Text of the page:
A lot has been written about hazards such as driving in Lagos and on Nigerian roads. I do not mean to flog the issue, but it was this very thing that revealed some needed home truths.
You see, I am not one to allow my blood pressure levels rise over a little thing like another driver cutting into my lane without permission. The lack of simple courtesies that supply grease for smooth driving relations leaves me unruffled. Watching other tense drivers gripping their steering wheels for dear life as they struggle not to be outmaneuvered, provides witty relief from the unending traffic.
These hooligans—both the ones in black suits and the ones sooted from the ash heap of life—have shown me that aggression is the normal way of life here. The proximity of Lagos to the serene breeze from the Atlantic has done nothing to cool the pepper that burns in their veins.
On the roads, tempers edge dangerously close to boiling point, so, loud arguments and disputes settled with fistfights are not uncommon. No wonder I gave up eating pepper long ago, cucumber is more my style. But, I was soon to discover that the cherry does not fall far from the tree.
Nigeria, a place we all call home
Anger that constant simmering over decades of rape
Independence, a cherished hope; the impetus to rise again at 4 a.m.
Jaded after half a century of promises unfulfilled
Affection, a feeling that continually binds us to the Motherland
Two weeks ago, my driver was going nose to nose with another vehicle. Normally, I would have cautioned him and asked him to yield to the yeye driver, but that day was different. Whether it was the roaring inflation or soaring unemployment, I cannot tell. It may have been the cumulative effect of bumping my head against the car window as my driver navigated one pothole-ridden street after another. Perhaps it was the sinking feeling that yet another con artist promising much and delivering little had swindled me. Whatever, I was tired of being a fool. My redundant aggressive genes surfaced. “Do not give him any chance,” I warned.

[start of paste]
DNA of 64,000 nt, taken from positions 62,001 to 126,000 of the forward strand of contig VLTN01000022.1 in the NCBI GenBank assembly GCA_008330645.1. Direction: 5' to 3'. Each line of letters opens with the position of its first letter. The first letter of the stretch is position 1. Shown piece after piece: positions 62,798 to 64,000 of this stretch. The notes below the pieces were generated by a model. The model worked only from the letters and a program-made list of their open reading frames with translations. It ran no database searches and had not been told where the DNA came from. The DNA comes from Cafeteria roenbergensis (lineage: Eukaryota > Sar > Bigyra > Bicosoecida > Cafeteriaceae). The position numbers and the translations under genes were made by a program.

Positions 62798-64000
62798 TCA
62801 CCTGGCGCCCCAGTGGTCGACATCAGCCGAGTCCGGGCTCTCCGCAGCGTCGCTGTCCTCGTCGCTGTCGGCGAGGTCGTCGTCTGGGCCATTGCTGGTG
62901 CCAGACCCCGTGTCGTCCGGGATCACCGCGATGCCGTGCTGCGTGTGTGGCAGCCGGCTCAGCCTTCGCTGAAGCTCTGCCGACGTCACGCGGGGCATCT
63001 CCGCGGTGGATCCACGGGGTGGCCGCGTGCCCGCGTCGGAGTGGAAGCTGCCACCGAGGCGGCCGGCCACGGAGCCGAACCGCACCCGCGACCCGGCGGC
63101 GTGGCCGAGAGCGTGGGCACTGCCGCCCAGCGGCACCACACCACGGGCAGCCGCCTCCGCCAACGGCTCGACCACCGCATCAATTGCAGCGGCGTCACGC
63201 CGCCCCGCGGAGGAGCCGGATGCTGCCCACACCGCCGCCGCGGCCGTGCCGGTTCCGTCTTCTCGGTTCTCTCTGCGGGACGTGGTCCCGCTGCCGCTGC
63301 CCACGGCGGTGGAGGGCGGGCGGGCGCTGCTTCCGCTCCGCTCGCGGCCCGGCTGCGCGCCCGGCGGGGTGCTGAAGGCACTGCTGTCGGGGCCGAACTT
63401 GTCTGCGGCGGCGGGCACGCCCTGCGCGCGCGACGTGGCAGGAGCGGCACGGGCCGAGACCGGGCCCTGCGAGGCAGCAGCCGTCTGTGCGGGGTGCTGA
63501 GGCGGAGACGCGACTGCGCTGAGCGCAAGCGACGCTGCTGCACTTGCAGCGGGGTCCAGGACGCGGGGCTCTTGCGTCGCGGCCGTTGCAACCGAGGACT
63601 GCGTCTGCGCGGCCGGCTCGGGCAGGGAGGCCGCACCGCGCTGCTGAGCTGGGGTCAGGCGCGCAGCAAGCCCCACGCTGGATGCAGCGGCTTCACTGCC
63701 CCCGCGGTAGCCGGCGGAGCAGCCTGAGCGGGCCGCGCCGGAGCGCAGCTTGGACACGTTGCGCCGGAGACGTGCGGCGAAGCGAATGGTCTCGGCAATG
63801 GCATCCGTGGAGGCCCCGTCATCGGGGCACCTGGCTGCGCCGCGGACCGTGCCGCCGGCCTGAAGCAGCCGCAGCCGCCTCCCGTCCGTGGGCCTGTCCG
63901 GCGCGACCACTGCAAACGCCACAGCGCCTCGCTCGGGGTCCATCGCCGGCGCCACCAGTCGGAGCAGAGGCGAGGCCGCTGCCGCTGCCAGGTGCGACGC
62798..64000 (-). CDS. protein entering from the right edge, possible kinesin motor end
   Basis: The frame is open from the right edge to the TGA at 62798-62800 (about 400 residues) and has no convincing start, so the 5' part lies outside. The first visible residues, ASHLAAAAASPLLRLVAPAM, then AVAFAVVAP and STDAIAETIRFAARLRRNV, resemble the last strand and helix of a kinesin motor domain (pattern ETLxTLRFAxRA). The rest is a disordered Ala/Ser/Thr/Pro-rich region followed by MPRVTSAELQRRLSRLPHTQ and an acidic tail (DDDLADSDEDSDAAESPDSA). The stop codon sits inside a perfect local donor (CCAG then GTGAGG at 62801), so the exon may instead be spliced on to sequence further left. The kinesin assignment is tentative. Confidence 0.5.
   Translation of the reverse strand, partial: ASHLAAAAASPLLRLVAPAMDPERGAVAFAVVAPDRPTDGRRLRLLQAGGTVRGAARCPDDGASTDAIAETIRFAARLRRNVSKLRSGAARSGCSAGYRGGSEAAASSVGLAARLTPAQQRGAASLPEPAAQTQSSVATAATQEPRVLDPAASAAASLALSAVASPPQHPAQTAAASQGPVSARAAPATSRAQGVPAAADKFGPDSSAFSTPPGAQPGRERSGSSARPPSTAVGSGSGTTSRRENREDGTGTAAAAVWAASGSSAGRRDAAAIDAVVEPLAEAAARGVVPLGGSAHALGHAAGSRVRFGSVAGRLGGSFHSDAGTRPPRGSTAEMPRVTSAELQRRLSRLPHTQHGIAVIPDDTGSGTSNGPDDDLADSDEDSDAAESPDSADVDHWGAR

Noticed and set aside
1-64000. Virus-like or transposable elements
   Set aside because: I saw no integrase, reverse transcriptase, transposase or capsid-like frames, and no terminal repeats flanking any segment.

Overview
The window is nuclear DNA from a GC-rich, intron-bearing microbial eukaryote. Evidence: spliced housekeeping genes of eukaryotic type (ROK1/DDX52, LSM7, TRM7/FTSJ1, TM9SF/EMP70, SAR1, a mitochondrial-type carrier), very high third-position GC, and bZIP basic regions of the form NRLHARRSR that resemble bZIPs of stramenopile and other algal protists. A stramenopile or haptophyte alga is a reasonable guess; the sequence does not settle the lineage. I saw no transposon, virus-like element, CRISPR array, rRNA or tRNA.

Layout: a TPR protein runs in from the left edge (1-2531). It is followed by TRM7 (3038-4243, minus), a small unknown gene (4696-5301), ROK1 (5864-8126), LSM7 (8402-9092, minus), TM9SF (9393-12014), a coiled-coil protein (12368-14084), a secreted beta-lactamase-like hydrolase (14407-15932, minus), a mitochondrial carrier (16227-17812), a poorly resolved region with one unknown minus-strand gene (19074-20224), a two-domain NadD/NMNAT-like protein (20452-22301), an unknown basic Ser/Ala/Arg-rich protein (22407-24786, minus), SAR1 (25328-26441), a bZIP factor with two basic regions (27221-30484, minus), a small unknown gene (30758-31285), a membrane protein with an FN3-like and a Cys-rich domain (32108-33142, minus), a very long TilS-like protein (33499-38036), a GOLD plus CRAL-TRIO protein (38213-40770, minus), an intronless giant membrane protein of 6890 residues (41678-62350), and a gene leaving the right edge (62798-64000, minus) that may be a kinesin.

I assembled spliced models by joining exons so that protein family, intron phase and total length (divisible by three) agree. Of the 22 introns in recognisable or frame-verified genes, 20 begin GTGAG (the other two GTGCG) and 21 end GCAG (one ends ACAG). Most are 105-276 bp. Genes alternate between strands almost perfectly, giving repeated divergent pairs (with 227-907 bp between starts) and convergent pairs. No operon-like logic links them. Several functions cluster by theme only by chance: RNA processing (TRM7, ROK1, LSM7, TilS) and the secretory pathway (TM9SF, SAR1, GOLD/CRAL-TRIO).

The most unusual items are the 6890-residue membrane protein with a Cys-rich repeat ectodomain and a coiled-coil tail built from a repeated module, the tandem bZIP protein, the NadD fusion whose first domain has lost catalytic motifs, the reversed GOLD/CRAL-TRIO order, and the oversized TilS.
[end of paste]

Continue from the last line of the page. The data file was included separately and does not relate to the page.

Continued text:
Both their countenances showed strong determination. A mad rush of blood had made the veins visible on their hands and temples, a sign that neither wanted to lose this race for survival. As my driver and I struggled to gain supremacy, he from behind the wheel, and me a cheerleading accomplice from the owner’s corner, the inevitable happened.
An ugly screeching sound rent the air as metal kissed metal. I had a taste of nauseating reality as the beat of the ancient talking drums in my head ceased. My driver jumped out, his rage fuelled by the sudden remembrance of his N5, 000 accident-free monthly bonus.
As he sparred with the other driver, I realized that their loud voices were a mere whisper in the buzz of a Lagos that never pauses. My car had finally been baptized with the telltale marks around the fender that speaks of a skirmish or two in traffic. After both drivers traded sufficient insults, they unanimously agreed that the scratches were not worth coming to blows over.
Rhetorical questions swirled in my mind as I tried to make sense of what had just happened. What was it that made my blood boil? How could I have Naijanized so fast?
Back home, my resourceful driver applied a little brake fluid to the scratches and the car looked almost as good as new. I guess it was a little insurance to secure his bonus. It reminded me of the shoddy patch jobs on our roads that are exposed by heavy rains. Yes, Lagos is getting greener on the outside, but true redemption must go beyond skin-deep.
As for me, years on foreign soil only camouflaged my leopard’s spots. The power of Naija, as the large billboards scream, can never be underestimated.
Yeye: a derogatory term used for an annoying person, thing, or situation.
© Timi Yeseibo 2013
Photo credit: author- Darwinek
Title: Flag-map of Nigeria
Page URL: http://commons.wikimedia.org/wiki/File%3AFlag-map_of_Nigeria.svg
Image design: © Timi Yeseibo 2013
Photo credit: e.r.w.i.n. / Foter / CC BY-NC
Title: PRIDE POWER NAIJA
Original image URL: http://www.flickr.com/photos/eherrera/4950205845/
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